In the case of government, including federal and provincial, cloud demand is driven by specific workloads. Gütle pointed to productivity tools (O365) as a starting point for many government organizations, with PRM and case management-type solutions as other important early cloud adoption areas, which feed into consolidation efforts and current government interest in shutting down private data centres. He also noted customer interest in accessing services – AI and ML – that are not readily available in most existing data centres.
According to Gütle, investment decisions are prompted by a combination of two things: “one is the anticipated growth over the coming years. Building and equipping new data centres doesn’t happen overnight, and a lot of the decision is based on long range plans and expected growth in the market. The second dimension is demand from specific customers – we are releasing new services on an ongoing basis, and the prioritization of those services is based on customer demand.” Investments, he explained are based on those customer preferences.
In Canada, it appears, cloud services have emerged as a leading requirement, and pent up demand created by laggard cloud adoption in domestic markets a key driver of current expansion. But this this assessment of local conditions begs the question, why Azure specifically? On this issue, Gütle pointed to market education activities: “The investment we announced is not just about increasing our cloud capacity and capabilities, it’s also about investing over $2 million in the development of digital skills. There’s a skills shortage in Canada, and we have put a number of initiatives in place in market to upskill over 25,000 Canadians this year.” Through programs such as Microsoft Training Days held in 10 Canadian cities, the Microsoft Ignite Tour, attended by 5,000 IT professionals and developers, and online learning through Microsoft Learn and the AI Business School, the company has focused on core cloud computing concepts, cloud migration, data, analytics, and AI, working to address needs in IT administration, cloud operation, application development and lifecycle management, as well as the business skills needed for digital transformation. According to Gütle, training efforts are eased by platform familiarity: “One of the advantages of Azure is that a lot of the tools that IT administrators, professionals are used to using in their main data centres – that toolset translates into the cloud. So a lot of the skills are transferrable” – an advantage that Morgan Stanley analyst Keith Weiss referenced in his “enterprise pedigree” characterization of Microsoft as a company that has worked to solve a variety of enterprise challenges over time with familiar tools.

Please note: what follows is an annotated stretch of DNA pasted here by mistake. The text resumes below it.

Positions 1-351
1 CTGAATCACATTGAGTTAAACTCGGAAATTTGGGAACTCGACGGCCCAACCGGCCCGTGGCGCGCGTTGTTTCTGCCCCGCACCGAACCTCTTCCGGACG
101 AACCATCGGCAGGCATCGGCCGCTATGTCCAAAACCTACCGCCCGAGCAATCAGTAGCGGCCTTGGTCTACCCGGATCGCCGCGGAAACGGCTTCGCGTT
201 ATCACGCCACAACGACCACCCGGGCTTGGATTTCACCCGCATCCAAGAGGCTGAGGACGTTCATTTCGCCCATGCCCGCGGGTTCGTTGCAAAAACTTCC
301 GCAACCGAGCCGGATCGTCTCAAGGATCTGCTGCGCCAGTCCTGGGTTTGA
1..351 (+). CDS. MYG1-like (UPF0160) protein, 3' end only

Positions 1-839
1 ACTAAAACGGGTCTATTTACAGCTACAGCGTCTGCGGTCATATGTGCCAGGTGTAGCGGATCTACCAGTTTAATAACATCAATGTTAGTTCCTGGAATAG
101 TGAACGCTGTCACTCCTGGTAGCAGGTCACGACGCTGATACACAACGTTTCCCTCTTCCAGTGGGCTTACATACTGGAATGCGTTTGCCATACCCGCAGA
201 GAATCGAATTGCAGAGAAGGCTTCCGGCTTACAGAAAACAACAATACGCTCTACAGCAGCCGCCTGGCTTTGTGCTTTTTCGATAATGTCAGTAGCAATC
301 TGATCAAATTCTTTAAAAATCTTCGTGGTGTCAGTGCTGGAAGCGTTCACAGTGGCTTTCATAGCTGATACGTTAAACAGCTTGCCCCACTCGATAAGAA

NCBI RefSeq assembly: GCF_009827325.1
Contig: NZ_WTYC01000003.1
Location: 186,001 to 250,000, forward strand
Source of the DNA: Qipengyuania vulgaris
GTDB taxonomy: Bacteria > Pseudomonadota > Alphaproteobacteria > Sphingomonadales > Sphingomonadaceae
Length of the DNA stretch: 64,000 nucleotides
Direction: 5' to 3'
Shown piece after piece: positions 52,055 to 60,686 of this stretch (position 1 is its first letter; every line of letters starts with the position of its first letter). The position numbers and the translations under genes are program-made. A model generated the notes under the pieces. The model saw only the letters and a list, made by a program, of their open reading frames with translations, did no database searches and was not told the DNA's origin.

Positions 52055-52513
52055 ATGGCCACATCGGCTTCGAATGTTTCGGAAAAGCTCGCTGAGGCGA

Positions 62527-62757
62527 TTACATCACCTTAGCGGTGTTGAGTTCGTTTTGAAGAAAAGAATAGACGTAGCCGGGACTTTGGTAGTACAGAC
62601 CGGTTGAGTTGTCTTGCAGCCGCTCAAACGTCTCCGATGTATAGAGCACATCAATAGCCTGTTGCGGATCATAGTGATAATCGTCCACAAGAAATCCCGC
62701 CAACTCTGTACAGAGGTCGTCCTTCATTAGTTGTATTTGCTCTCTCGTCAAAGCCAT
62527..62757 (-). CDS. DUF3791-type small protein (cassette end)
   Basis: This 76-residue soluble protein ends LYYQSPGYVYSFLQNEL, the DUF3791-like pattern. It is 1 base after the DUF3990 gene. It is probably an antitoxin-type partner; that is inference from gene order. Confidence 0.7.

Familiarity with the platform is not limited to enterprise IT. In its 2020 US Channel Partner Survey Techaisle Research, asked 902 SIs, VARs, SPs, MSPs, and IT Consultants about their cloud businesses, producing some interesting insights into partners’ relative focus on different cloud platforms that is likely to have impact on adoption going forward. According to Techaisle chief global analyst, Anurag Agrawal:
- 68% of channel partners have in-house technical expertise in Microsoft Azure (including AWS and GCP partners who have developed skills for migration and management from and to Azure)
- 53% in AWS
- 48% in GCP
- 13% in Red Hat OpenStack / OpenShift
- 53% of partners have MS Azure as their vendor partner.
- 57% of cloud platform business comes from Azure and those who have partnered with all three cloud leaders – Azure, AWS and GCP – 36% of business comes from Azure
- Partners are increasingly investing in and delivering hybrid solutions. 63% of channel partners are developing skills and technical expertise in Microsoft Azure as compared to 60% in Google Anthos, 49% in AWS Outposts, 21% in Cisco CloudCenter and 19% in VMware vCloud Suite / Tanzu.
When asked why they are gravitating towards Azure (not all partners have relationships with AWS and GCP), survey respondents provided a range of answers that speak to Microsoft focus on programs that will support partner success, such as
- Proactive engagement, a powerful and extensive Microsoft ecosystem, including local technical user groups, and broad product portfolio
- Marketing resources, technical resources, lead generation support, educational incentives, migration, financial, and credit incentives
- Access to TSMs, account managers, solution architects who assist by easing customer conversations, or driving the design of customer solutions
- Customers are typically already Microsoft users, and Microsoft brings customers.
Ultimately, Agrawal noted, “Azure partners find AWS very confusing,” an observation that suggests prospects for partner led cross cloud deployment is unlikely.
Techaisle findings are especially telling in the Canadian context. The needs and priorities of large US enterprises that have the internal resources needed to navigate technical complexity and forge direct links to the cloud, are reflected in ETR’s Net Score referenced above. The Canadian IT market, on the other hand, is heavily influenced by the large number of small and medium businesses that are the country’s primary economic engine, but which lack extensive IT expertise, and hence rely on the help of the trusted channel partners to plan for, implement and integrate new technologies into their business processes. The Techaisle data which shows that the partner community is making greater investment in Azure skills, certifications and business suggests that the Canadian cloud market may follow a path that is different from that suggested by the experience of large US firms. As such, it speaks to the shape of future Canadian cloud market penetration and use, in addition to the potential for shifts in vendor positioning in global mainstream cloud market expansion.